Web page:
Skip to content
New items added weekly! If you don't see it, give us a call!! 519 302 3227. Thanks for your patience as we fill out the site.
New items added weekly! Don't see it? 519 302 3227
December, 2012: How many straps does it take to keep a Land Rover down?

December, 2012: How many straps does it take to keep a Land Rover down?

There are some stories that I have thought should never be told, kept to oneself to protect the foolish... namely me. But at the insistence of two brothers, (who are probably looking for a way to make me look foolish), I am sharing one of my misadventures in order to possibly save others from the same fate.

This past summer we purchased a 1958 Series 1 107" pick-up from a customer a couple of hours away. Normally there would be at least one brother or both to help out with winching and strapping down a truck onto the car hauler trailer; but schedules didn't allow for it this time. Although the truck was not a running truck, I thought I could handle the job alone; I've done it before without any issues.

The electric winch on the trailer always makes us look like professionals. Pull out the cable, hook it up to a strap wrapped safely around the front axle, (pulling an old truck by the front bumper is just asking for trouble), and bring it up to a point where it's giving just enough weight on the trailer's hitch mount to keep the trailer from swaying when you are on the highway, (learned this the hard way). The tedious job is strapping it down; but even that has become a pretty quick job with four axles straps and one safety line. Strapping the doors closed is always a good idea, and we typically use plastic wrap to cover up the windscreen, door windows and side or rear windows. But I didn't have any plastic wrap with me on this trip; and besides, I was planning on taking some back country roads home, so the likelihood of a stone flying through the windscreen was minimal.

The truck was loaded up with a few spare parts strapped under it just before it got dark and after a traditional stop at a Tim's for a coffee and a quick check of the straps, I continued on my way home. The trip was uneventful; actually it was rather relaxing, listening to the radio, interrupted occasionally by the GPS telling me to get off the country roads and take a highway, along with it's nattering statement of defeat, "Re-calculating, Re-calculating".

I arrived home around 10pm, talked to my wife for a few minutes, ("Yes dear, another truck is being parked beside the barn"), and then headed outside with a flashlight to undo the straps and get the pick-up ready to be pushed off the trailer in the morning. But something was wrong... very wrong. Initially I was confused, as I stared at a very different looking Land Rover; stupid flashlight is playing tricks on me. That wasn't the truck that I brought home. It was a pick-up that I picked-up, not a convertible! Why does it look... oh crap! I jumped up on the trailer, somehow thinking there should be a roof laying in the truck bed somewhere. It had a roof when I left. Then I realized that the entire cab was missing. Oh crap....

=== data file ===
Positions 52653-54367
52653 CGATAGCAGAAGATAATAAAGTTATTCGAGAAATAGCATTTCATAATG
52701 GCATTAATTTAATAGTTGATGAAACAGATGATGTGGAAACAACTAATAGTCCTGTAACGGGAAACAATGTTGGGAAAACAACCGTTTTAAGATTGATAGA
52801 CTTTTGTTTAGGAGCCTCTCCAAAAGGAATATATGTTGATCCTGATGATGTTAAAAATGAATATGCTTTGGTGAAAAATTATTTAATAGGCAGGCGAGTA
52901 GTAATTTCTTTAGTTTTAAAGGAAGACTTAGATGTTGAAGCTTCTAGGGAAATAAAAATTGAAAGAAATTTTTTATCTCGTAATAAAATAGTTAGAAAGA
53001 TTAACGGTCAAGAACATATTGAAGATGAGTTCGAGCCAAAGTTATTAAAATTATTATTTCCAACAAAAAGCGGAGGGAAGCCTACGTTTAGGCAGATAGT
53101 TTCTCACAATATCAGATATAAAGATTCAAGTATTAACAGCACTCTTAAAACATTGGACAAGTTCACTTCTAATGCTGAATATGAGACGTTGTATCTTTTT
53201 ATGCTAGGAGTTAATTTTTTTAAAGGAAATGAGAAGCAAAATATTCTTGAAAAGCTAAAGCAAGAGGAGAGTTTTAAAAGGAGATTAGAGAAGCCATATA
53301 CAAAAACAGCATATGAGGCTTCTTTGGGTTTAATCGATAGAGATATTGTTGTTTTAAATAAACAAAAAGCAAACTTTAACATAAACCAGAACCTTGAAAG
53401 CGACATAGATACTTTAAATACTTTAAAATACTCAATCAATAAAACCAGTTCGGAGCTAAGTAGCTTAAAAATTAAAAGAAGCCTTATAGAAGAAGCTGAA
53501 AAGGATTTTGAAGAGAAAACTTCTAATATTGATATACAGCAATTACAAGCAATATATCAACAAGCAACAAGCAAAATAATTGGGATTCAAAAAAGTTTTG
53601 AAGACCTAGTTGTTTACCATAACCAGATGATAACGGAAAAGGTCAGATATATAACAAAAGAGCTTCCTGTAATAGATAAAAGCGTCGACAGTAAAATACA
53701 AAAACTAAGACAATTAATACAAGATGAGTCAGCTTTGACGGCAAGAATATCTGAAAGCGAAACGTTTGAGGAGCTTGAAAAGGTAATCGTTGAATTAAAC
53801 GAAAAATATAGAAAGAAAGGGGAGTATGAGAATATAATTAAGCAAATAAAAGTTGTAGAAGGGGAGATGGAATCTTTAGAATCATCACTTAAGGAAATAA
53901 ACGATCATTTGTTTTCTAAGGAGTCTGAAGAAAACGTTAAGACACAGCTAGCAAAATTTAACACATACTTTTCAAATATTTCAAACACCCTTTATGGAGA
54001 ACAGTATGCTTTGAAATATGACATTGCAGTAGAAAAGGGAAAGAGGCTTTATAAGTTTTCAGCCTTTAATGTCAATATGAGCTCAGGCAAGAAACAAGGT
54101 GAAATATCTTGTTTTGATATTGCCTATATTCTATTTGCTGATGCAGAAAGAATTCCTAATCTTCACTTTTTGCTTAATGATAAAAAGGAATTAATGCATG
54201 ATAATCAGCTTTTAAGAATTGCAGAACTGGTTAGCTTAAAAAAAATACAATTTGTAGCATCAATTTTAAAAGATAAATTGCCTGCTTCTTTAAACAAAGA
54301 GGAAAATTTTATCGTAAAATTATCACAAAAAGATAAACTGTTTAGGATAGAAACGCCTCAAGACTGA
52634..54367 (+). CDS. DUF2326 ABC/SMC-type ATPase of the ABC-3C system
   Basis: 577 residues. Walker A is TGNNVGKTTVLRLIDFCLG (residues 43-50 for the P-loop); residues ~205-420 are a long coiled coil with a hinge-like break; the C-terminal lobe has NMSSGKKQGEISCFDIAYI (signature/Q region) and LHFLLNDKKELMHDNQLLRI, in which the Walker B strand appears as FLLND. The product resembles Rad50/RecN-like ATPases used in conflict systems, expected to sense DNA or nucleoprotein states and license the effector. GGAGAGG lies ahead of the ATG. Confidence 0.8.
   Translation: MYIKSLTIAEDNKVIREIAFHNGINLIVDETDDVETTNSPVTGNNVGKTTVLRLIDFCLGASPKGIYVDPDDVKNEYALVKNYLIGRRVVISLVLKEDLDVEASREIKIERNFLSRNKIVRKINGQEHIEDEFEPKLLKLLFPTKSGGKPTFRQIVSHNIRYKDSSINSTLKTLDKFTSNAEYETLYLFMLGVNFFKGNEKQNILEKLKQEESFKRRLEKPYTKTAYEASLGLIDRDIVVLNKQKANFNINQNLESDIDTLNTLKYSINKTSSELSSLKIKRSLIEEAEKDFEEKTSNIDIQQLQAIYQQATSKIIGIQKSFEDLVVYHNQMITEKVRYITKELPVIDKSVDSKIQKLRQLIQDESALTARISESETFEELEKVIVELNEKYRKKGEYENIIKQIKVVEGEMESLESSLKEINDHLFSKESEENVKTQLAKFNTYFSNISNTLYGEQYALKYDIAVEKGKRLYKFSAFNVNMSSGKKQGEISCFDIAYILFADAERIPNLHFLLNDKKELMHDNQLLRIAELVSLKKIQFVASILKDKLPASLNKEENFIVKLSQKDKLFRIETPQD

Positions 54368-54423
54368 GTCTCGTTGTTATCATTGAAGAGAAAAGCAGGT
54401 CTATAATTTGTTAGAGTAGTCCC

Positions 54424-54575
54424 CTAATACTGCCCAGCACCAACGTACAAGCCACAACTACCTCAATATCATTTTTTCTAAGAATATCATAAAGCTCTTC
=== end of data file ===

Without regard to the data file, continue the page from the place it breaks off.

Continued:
Somewhere out on the back roads there was a Series 1 pick-up cab and roof. Then the thought struck me; what if the missing cab and roof caused an accident? Do I go look for it? What if I come up to an accident scene? Do I hold up my hand and declare "I'm the idiot that lost the top of his truck!", or do I just drive on, nodding and shaking my head in disgust like everyone there is probably doing? No choices. I'm going to face the consequences like a man! So I went back into the house.

My wife spotted the pale, drained-look on my face, and asked "What's wrong? What did you do this time?" It isn't that I have a habit of loosing Series 1 truck cabs, but I guess I've gotten myself into silly pickles in the past. Once I explained and brought her outside to see my dilemma, she convinced me to saddle-up, get the small utility trailer hooked up to the other Discovery and head down the road, in search of the missing truck cab. We had back-tracked through rain and fog, spotting things that looked like a truck roof multiple times, discovering just how deep the ditches were out on the country; you could hide a transport truck in some of them! Well after an hour of driving, I slowed and turned around in frustration, declaring that "someone must have picked up the cab and we'll see it on eBay tomorrow". I was tired, sick to my stomach, (which reminds me... it was close to midnight, and I hadn't even had dinner yet!), and I just wanted to get back home and wallow in my misfortune.

There's something to be said about a woman's intuition... my wife wouldn't let me go home. She had me turn around again and continue the search, all based on "It's stupid to stop now; it could be just a few miles up the road." So, we continued. And sure enough, a few miles further and there it was; sitting on the side of the road, upside down, the opaque plexi-glass cab windows, fully intact, grinning at me, "Hey, roof loser! What took you so long?"

In future, I will always include a few additional straps to ensure that what I leave with, arrives home with me; particularly, the roof. You can never have too many straps!

Previous article November, 2015: What are the chances? Twin Bugeyes with Consecutive VINs.
Next article September 2012: My Favourite Car Comes with Push-Button Start!

Leave a comment

Comments must be approved before appearing

* Required fields